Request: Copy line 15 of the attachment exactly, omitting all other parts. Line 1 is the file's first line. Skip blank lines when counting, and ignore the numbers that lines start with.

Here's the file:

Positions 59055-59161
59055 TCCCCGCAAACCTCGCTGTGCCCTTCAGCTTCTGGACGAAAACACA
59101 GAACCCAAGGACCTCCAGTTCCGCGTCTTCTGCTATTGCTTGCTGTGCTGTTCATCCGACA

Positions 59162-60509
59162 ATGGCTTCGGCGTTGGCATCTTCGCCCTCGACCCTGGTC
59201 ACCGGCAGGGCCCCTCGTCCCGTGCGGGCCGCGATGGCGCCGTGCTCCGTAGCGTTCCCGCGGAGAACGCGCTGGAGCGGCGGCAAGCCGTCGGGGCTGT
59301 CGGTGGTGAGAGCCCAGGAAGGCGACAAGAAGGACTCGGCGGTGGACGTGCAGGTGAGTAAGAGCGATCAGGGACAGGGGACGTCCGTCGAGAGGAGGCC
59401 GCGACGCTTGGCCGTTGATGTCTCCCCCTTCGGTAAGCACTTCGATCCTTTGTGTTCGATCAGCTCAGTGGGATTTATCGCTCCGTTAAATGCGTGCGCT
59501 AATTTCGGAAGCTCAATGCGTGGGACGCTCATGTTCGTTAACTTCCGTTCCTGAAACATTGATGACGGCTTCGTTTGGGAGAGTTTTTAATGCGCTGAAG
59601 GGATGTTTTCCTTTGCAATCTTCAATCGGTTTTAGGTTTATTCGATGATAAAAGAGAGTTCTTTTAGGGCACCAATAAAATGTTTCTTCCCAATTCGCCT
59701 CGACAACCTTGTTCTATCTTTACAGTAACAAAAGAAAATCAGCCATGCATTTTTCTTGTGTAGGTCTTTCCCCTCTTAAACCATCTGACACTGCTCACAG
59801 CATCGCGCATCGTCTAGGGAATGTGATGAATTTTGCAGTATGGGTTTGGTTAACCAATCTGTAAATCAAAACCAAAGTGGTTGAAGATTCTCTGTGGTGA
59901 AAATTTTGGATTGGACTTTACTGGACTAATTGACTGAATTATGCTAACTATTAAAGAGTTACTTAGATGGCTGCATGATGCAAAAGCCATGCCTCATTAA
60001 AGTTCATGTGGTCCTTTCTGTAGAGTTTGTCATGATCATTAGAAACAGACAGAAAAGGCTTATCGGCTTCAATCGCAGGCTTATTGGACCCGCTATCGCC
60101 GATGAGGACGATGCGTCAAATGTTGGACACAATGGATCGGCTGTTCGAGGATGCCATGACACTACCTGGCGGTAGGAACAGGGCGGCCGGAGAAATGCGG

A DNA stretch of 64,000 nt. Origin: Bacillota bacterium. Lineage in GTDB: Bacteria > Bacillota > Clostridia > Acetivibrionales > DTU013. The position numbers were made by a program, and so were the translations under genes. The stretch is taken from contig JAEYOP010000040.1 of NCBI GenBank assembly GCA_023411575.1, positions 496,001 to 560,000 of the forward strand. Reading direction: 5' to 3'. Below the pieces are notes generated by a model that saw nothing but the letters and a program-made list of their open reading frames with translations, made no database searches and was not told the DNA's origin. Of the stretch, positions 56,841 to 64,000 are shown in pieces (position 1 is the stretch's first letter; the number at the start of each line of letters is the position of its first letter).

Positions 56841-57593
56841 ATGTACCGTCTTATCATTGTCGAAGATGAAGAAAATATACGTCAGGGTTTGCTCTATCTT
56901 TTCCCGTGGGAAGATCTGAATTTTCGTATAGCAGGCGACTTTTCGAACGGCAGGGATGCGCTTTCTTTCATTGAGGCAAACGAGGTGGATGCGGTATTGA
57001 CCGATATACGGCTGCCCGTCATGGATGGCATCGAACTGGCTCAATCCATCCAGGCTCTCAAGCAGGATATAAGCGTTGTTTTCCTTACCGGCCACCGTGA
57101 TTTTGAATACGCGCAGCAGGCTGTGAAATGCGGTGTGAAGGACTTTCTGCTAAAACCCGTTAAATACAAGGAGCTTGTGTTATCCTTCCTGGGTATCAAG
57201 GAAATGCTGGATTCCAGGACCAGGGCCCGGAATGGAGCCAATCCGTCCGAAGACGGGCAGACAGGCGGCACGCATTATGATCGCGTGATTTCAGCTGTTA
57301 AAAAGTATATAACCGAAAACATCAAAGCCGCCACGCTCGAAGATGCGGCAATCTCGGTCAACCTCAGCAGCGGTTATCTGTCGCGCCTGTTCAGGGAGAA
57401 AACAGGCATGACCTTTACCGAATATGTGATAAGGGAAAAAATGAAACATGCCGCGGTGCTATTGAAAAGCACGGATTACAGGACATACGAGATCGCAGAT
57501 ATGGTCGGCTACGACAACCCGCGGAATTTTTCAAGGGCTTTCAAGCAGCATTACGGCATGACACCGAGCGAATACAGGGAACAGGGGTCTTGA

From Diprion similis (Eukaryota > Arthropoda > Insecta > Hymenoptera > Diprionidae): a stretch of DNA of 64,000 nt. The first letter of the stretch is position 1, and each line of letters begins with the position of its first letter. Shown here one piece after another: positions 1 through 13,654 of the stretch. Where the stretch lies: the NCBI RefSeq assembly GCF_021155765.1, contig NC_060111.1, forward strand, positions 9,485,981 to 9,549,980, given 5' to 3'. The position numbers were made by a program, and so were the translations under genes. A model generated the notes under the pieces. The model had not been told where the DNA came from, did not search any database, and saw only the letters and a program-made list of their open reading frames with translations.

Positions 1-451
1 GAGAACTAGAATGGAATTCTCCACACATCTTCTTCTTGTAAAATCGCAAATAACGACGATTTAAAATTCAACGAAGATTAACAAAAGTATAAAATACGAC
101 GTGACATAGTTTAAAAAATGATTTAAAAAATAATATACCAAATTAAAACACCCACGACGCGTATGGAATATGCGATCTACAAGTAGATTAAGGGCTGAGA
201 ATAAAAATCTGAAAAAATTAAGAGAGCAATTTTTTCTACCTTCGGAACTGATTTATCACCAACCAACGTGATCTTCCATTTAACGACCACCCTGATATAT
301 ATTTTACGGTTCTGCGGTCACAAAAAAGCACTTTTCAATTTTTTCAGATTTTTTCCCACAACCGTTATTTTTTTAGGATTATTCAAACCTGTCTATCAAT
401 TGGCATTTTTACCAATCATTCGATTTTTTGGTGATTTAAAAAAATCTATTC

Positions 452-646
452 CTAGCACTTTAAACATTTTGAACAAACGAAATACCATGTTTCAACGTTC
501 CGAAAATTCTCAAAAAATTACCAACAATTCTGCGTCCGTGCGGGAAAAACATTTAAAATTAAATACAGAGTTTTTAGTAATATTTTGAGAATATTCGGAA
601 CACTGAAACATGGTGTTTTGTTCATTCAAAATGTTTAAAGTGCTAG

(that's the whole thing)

60101 GATGAGGACGATGCGTCAAATGTTGGACACAATGGATCGGCTGTTCGAGGATGCCATGACACTACCTGGCGGTAGGAACAGGGCGGCCGGAGAAATGCGG